dominated by players that have scaled audiences, that have
ease of solutions in terms of buying. And it’s tough. It’s very difficult. And that has driven, in my
point of view, sort of what’s been happening to BuzzFeed
and Vice and folks like that. MS. LUBELL: Thanks, Kevin. So I want to ask you all about
something that came up several times during the
earlier panel. You know, and maybe we’ll
start with you, Joshua. You know, numerous observers
have raised concerns about digital advertising. And during the previous panel,
we heard from Marc Pritchard about P&G’s concerns about
ad fraud and brand safety. And, you know, how do those
problems play into your decision on which channel
to use, digital versus traditional media. And what is — do you have a
sense of what the industry is doing to address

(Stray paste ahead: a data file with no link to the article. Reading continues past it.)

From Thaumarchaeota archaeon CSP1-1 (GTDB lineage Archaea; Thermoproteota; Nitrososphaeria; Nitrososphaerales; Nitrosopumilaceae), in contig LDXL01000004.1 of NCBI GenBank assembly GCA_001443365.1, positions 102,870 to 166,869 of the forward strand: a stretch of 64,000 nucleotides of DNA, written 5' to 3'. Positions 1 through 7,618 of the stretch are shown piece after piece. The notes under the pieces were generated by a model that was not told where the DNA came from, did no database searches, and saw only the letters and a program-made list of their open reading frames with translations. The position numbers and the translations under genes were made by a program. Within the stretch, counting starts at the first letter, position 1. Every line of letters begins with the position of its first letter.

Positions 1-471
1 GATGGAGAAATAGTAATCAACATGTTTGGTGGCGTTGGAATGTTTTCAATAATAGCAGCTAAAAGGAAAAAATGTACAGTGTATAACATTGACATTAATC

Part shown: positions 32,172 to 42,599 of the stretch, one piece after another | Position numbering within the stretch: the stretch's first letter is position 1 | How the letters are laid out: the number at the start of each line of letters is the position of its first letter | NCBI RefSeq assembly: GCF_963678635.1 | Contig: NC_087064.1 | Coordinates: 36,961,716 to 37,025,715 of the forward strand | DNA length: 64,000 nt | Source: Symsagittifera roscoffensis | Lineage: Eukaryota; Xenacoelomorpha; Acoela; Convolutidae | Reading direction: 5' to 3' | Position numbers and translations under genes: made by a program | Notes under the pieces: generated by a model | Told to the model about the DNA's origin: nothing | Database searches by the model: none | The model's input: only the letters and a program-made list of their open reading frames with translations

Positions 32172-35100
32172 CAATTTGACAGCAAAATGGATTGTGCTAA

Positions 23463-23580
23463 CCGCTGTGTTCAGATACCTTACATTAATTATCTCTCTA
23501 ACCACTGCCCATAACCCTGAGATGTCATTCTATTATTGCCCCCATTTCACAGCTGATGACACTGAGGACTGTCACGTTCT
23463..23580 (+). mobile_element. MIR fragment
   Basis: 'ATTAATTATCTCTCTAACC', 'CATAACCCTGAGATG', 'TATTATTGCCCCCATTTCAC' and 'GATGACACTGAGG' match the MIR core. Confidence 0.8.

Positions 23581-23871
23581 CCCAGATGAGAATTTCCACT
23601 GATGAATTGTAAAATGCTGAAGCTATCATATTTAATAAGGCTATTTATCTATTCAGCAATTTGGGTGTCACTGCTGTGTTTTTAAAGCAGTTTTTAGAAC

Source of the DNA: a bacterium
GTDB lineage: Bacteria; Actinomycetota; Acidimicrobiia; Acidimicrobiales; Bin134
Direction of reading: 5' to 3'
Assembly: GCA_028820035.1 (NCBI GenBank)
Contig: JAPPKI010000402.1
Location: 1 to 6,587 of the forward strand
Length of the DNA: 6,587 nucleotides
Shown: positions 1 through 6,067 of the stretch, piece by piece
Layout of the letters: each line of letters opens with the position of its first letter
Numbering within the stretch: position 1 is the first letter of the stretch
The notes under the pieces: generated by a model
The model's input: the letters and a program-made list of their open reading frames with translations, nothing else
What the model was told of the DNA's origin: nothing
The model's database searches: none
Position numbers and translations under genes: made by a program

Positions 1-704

those problems? MR. LOWCOCK: Okay. So they’re two — they’re
two separate issues. So on the ad fraud, I’m going
to encompass in that also things like quality, such as
viewability and ensuring the ad is — like even if your
ad is seen by a human, is it actually being seen in a
way that has an impact. It’s not the 0.7 of a second. So we use — so the industry
uses third party verification companies for that that
are accredited by the Media Ratings Council or
others around the world. We negotiate the contracts
with media partners so that neither our clients nor we are
on the hook for ads that are delivered to non-humans. So we call it invalid traffic,
IVT or SIVT, sophisticated invalid traffic. And what happens is if the
third party verifications detect fraud, so that comes
out in the report in a buy. We say we’re not paying for
those fraudulent impressions. And then, I get back to
that time constraint. We either have to get those
impressions credited back to make good for the advertiser
or the bill gets reduced so that we don’t pay for it. And that covers
quality as well. So we might buy against
viewability metrics. And we say that the ad has to
not only be seen by a human, but we want the ad seen for
a certain amount of time. There’s all sorts of third
party tools that account for that and we might pay a